George Fox (or Francis) Nardiello
PVT in 603rd Engineer Camouflage Bn : Co C
Born 1922 in NY, Died 2005
Other residence(s): New York, NY; Fort Lauderdale, FL; Palm Springs, CA
United States Army, European Theatre of Operations
College education before the war: Yale
College education after the war: Parsons
George Nardiello was born on January 28, 1922 in Manhattan, one of four sons. His father, Vincent Nardiello, was the doctor for the NY State Boxing Commission, and also treated injured hockey players for the NY Americans and the NY Rangers. (Dr. Nardiello was said to have sewn 233 miles of stitches into those hockey players, and one of them referred to him as the "fastest needle in the Old Northeast.")
A 1991 article in the Palm Beach Post reports that George grew up "in a sportingly cosmopolitan atmosphere." He attended several colleges, including Yale, before the war, dropping out of all of them. Seeing George's interest in design, his father was able to hook him up with Anthony Blotta, a New York fashion designer, who took him on as a fabric stretcher; the experience "amounted to a classic apprenticeship."
George registered for the draft on June 30, 1942, using the middle name of "Fox." ("Fox" was his mother's maiden name; later on in life he used the middle name of "Francis.") When he enlisted, he joined the 603rd.
After the war, George took up his studies again, this time with a better idea of what he wanted in life. He graduated from Parsons School of Design in New York in 1948. Shortly after his graduation he and fellow Ghost Army veteran Bill Blass, Parsons '49, were among the winners of the prestigious Chicago Tribune American Fashion Competition Award. Nardiello and Blass would go on to see their designs among the winners almost every year through 1953. He and Blass would remain friends for the rest of their lives.
Nardiello made a reputation as a designer of cocktail and evening gowns, traveling to Europe four times a year for inspiration and personal renewal. Unlike Blass he did not pursue his own label, but worked for design labels Anthony Blotta, Kiki Hart, Cameo, and Rona.
In 1954, he married a woman he described as "very social, very grand, very beautiful," Italian contessa Marisa Pompei de Lassi. The Palm Beach Post article says that their daughter, Mia, their only child, was "the only baby in the fashion business who had her clothes made by Blass and Norman Norell."
In 1955, Nardiello became the designer for the personal wardrobe of Marilyn Monroe; they had been introduced by photographer Milton Greene; she was looking for a designer to create her "New Look." In Norman Mailer's 1973 biography of Marilyn, he quotes an interview in which she said that she liked Nardiello because he was "well-groomed and slim and fit into [his] clothes like a beautiful hand . . . inside a glove . . . [he] was so happy inside his suit. It was like the person within . . . also had a good suit which was their own skin." He maintained his "day job," and worked with Monroe on weekends.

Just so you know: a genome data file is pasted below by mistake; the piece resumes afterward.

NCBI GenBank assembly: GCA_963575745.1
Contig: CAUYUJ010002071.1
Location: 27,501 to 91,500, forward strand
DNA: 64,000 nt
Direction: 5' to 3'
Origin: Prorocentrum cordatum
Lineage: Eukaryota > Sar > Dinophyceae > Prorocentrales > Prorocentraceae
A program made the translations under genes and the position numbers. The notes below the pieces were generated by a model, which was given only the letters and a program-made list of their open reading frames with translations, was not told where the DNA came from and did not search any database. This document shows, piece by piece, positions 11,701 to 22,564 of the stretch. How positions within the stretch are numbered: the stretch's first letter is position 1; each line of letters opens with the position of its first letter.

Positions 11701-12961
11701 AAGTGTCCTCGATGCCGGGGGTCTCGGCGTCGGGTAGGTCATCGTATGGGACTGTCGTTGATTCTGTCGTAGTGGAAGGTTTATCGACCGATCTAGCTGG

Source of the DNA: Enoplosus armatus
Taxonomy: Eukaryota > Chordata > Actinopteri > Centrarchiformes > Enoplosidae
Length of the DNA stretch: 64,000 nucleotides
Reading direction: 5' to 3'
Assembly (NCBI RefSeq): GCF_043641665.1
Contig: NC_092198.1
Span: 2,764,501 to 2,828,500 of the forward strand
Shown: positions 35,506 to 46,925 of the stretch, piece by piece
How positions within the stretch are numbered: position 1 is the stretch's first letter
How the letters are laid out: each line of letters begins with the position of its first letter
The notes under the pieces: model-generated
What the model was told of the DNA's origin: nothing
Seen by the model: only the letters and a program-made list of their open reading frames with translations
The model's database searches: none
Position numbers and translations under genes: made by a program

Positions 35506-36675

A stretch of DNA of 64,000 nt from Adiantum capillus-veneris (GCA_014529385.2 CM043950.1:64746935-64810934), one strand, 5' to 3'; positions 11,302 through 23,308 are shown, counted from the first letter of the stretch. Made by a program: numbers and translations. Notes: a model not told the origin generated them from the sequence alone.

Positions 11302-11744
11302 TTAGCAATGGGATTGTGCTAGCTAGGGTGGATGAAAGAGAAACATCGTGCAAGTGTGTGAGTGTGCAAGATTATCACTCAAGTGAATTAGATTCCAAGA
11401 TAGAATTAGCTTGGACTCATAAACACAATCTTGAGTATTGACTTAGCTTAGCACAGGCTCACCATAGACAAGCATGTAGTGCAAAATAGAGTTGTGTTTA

Nardiello says that "she was very difficult to design for because she wanted everything to look like a slip. Everything had to be skin tight. You had to reinforce every seam or everything would break."
After several years, Monroe went back to Hollywood and that was the end of their relationship. (Though he was called to her side in 1962 when he was asked to sew her into the Jean Louis dress she wore to sing "Happy Birthday" at John F. Kennedy's birthday party at Madison Square Garden.)
Other stars who wore his signature gowns included Marlene Dietrich, Mitzi Gaynor, Rosalind Russell, and Jayne Mansfield.
George and Marisa divorced about 1973, and he says that the settlement nearly broke him. He continued to design his trademark long flowing evening gowns and became sought after in Republican political circles. His gowns were part of the private collections hand-picked by First Lady Pat Nixon and Lenore Romney (George's wife and Mitt's mother).
In about 1980, George met David Blank, and the two men developed a committed relationship that lasted for 25 years.
By 1985, George could see that "nobody wanted glamour anymore. . . . I had put 40 years in on Seventh Avenue, and I had some money in the bank. I thought to myself, 'Why am I spending all this money to live in New York when I don't enjoy it anymore?'" So he packed it in and moved to Fort Lauderdale, Florida, staying busy two days a week with a volunteer gig at a Pompano Beach thrift shop whose proceeds bought groceries for AIDS patients.
In 1991, he did his first designs in six years, working on two outfits for Marti Huizenga, wife of Florida Marlins owner Wayne Huizenga, to wear to her children's weddings.
In 2002, George moved to Palm Springs, CA. He died on December 10, 2005 after a long illness. (His partner, David Blank, had died earlier in the year.)
On the GA site.
1942 draft registration
1948 Chicago Tribune article with a photo of one of his dress designs
1949 Chicago Tribune article re win in fashion competition (along with Bill Blass)
1953 Chicago Tribune article about his preliminary win in a fashion competition
1954 marriage license index
1955 Dorothy Kilgallen column describing his work with Marilyn Monroe
1991 article in The Palm Beach Post (FL) about his designs for Marilyn Monroe (and other biographical details)
2005 obituary in Desert Sun (Palm Springs CA)
2005 Social Security death record